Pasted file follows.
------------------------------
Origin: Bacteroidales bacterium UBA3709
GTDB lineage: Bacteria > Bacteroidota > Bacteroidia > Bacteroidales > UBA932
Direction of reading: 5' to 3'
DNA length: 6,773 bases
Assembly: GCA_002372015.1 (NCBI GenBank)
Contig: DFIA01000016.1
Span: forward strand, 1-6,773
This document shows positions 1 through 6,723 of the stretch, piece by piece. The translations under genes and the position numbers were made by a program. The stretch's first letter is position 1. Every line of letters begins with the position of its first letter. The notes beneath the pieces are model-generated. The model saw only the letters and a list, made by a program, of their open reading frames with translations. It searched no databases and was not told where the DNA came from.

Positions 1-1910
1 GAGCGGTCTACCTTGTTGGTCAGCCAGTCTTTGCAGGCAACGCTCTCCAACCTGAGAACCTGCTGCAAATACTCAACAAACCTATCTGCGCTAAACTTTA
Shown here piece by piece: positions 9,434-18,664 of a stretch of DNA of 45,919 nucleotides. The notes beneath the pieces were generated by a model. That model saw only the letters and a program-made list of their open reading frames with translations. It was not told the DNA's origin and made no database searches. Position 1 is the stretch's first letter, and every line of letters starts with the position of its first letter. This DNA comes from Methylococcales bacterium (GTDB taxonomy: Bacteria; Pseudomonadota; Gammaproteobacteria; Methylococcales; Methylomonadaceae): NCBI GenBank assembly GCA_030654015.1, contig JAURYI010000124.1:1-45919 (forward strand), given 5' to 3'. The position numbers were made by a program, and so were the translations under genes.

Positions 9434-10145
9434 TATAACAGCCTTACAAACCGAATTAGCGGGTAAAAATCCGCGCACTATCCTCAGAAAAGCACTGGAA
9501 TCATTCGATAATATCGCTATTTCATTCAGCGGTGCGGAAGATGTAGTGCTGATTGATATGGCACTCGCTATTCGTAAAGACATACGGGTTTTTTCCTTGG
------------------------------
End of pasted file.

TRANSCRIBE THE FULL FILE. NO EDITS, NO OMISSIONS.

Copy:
Origin: Bacteroidales bacterium UBA3709
GTDB lineage: Bacteria > Bacteroidota > Bacteroidia > Bacteroidales > UBA932
Direction of reading: 5' to 3'
DNA length: 6,773 bases
Assembly: GCA_002372015.1 (NCBI GenBank)
Contig: DFIA01000016.1
Span: forward strand, 1-6,773
This document shows positions 1 through 6,723 of the stretch, piece by piece. The translations under genes and the position numbers were made by a program. The stretch's first letter is position 1. Every line of letters begins with the position of its first letter. The notes beneath the pieces are model-generated. The model saw only the letters and a list, made by a program, of their open reading frames with translations. It searched no databases and was not told where the DNA came from.

Positions 1-1910
1 GAGCGGTCTACCTTGTTGGTCAGCCAGTCTTTGCAGGCAACGCTCTCCAACCTGAGAACCTGCTGCAAATACTCAACAAACCTATCTGCGCTAAACTTTA
Shown here piece by piece: positions 9,434-18,664 of a stretch of DNA of 45,919 nucleotides. The notes beneath the pieces were generated by a model. That model saw only the letters and a program-made list of their open reading frames with translations. It was not told the DNA's origin and made no database searches. Position 1 is the stretch's first letter, and every line of letters starts with the position of its first letter. This DNA comes from Methylococcales bacterium (GTDB taxonomy: Bacteria; Pseudomonadota; Gammaproteobacteria; Methylococcales; Methylomonadaceae): NCBI GenBank assembly GCA_030654015.1, contig JAURYI010000124.1:1-45919 (forward strand), given 5' to 3'. The position numbers were made by a program, and so were the translations under genes.

Positions 9434-10145
9434 TATAACAGCCTTACAAACCGAATTAGCGGGTAAAAATCCGCGCACTATCCTCAGAAAAGCACTGGAA
9501 TCATTCGATAATATCGCTATTTCATTCAGCGGTGCGGAAGATGTAGTGCTGATTGATATGGCACTCGCTATTCGTAAAGACATACGGGTTTTTTCCTTGG